A rose by any other name
Christie Pesavento | Monday, November 2, 2009
It has become the latest ploy in the liberal plot to sell their beloved public option to wary Republicans and moderate Democrats, not to mention a skeptical public. Last week, House Speaker Nancy Pelosi announced that the latest version of the House bill will contain what she likes to call “the consumer option:”
“I do think that when people think of it as their option, their consumer option. Because public is being misrepresented as being something that’s paid for by taxpayer dollars, which it is not.”
In other words, Democrats in favor of the public … I mean consumer option are hanging their hopes on voters being gullible enough to believe that a simple name change and a few minor compromises will alter the fundamental flaws embedded in the plan.
Sound familiar? Earlier in 2009, a memo released to Pentagon staff members advised that in place of the phrase “Global War on Terror,” they should begin referring to the effort as the “Overseas Contingency Operation.” Perhaps the administration hoped the public would assume that because a new phrase was being used, President Obama had kept his promise to bring the war to an end. Yet seven months later, the president is contemplating another surge in troops, this time in Afghanistan.
Around the same time, Homeland Security Secretary Janet Napolitano revealed her preferred method of speaking about terrorism:
“In my speech, although I did not use the word ‘terrorism,’ I referred to ‘man-caused’ disasters. That is perhaps only a nuance, but it demonstrates that we want to move away from the politics of fear toward a policy of being prepared for all risks that can occur.”
Yes, a mere “nuance” that attempts to make acts of terrorism seem less, well, terrible. The term “man-caused disasters” makes a terrorist attack sound like an accident, as though faulty engines had caused three planes to crash into the World Trade Center and the Pentagon rather than a group of Islamic extremists bent on murdering innocent civilians to make a political point.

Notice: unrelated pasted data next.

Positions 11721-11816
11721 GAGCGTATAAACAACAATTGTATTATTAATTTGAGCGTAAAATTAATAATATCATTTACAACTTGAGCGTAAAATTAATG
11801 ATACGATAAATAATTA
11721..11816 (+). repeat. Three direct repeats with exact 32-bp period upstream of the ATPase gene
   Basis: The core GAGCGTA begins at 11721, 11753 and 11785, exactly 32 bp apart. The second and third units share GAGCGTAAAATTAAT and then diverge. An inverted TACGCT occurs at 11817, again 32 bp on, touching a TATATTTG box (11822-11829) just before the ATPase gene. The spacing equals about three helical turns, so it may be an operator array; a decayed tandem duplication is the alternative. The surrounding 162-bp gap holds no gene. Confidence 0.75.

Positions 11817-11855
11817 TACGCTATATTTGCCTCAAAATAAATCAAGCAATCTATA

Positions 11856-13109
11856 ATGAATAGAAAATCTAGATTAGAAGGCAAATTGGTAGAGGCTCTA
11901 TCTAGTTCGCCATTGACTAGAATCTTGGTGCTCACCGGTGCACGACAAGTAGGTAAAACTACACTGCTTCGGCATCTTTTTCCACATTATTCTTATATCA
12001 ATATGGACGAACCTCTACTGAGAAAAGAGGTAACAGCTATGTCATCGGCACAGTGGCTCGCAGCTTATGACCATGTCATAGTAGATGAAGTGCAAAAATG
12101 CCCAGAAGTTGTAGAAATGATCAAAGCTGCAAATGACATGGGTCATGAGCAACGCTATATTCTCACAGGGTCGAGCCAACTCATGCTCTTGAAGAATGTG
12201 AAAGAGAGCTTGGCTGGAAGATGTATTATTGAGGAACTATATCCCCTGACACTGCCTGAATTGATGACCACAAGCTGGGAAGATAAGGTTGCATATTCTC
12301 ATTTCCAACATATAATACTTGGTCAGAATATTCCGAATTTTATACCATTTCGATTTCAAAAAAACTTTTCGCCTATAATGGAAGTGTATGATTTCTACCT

Indeed both parties are guilty of attempting to sway public opinion with a thesaurus. Frank Luntz, a Republican communications consultant, has made a career out of advising political clients how to sell their message by using more appealing terminology. In an age when 10-second sound bites and late-night comedy shows provide much of the public’s political education, it’s no wonder politicians find it necessary to carefully calculate their every word. Political marketing strategies have become an essential component of both campaigns and governance, and framing the debate through word choice has been shown to be an effective tool in steering the voters’ perceptions of issues.
But there is a very important, though often times subtle, difference between making a message sound attractive and deliberately attempting to mislead the public in order to make unpopular policies more palatable.
An easy way to distinguish between the two methods is timing. When a politician uses a phrase to describe a particular message or policy from the outset, it is likely that the phrase amounts to, at worst, a mere sugarcoating of reality. George W. Bush’s “compassionate conservatism” motto during the 2000 election provides a good example of this method. Call it vacuous, but the term does describe a particular political philosophy that seeks to promote societal welfare through traditionally conservative means.
Here is what the Speaker stated during the aforementioned speech in defense of the “consumer option:”
“It lowers costs. It lowers cost. Remember it lowers cost. That’s very important, by tens of billions of dollars, the consumer option lowers cost to the budget and to the taxpayer.”
Wait a second; didn’t she just say that the phrase “public” option is a misnomer because it leads people to believe that the plan will be funded by taxpayer dollars even though it is not? Yet now the “consumer” option is lowering costs “to the budget and to the taxpayer.” How can these costs be lowered to taxpayers if taxpayers are not footing the bill?
What is most disturbing about these figures is that they represent very conservative estimates. To put them into perspective, we can compare the predicted costs of Obamacare to those of a similar entitlement program, like Medicare. In 1967, two years after Medicare became law, House Ways and Means analysts predicted that it would cost only $12 billion in 1990. When 1990 rolled around, federal Medicare spending hit $110 billion. That is almost a $100 billion difference.
Unfortunately, real problems cannot be resolved by changing a name. If it did, then Obama could save a lot of time and money by simply renaming Gitmo “The Super-Fun Torture-Free Happy Day Camp for Detainees.” When a politician attempts to rebrand a policy midway through the debate, remember that “a rose by any other name would smell as sweet.” Or in this case, a public option by any other name will be just as disastrous.
Christie Pesavento is a senior who is majoring in political science and
sociology. She can be reached at firstname.lastname@example.org
The views expressed in this column are those of the author and not
necessarily those of The Observer.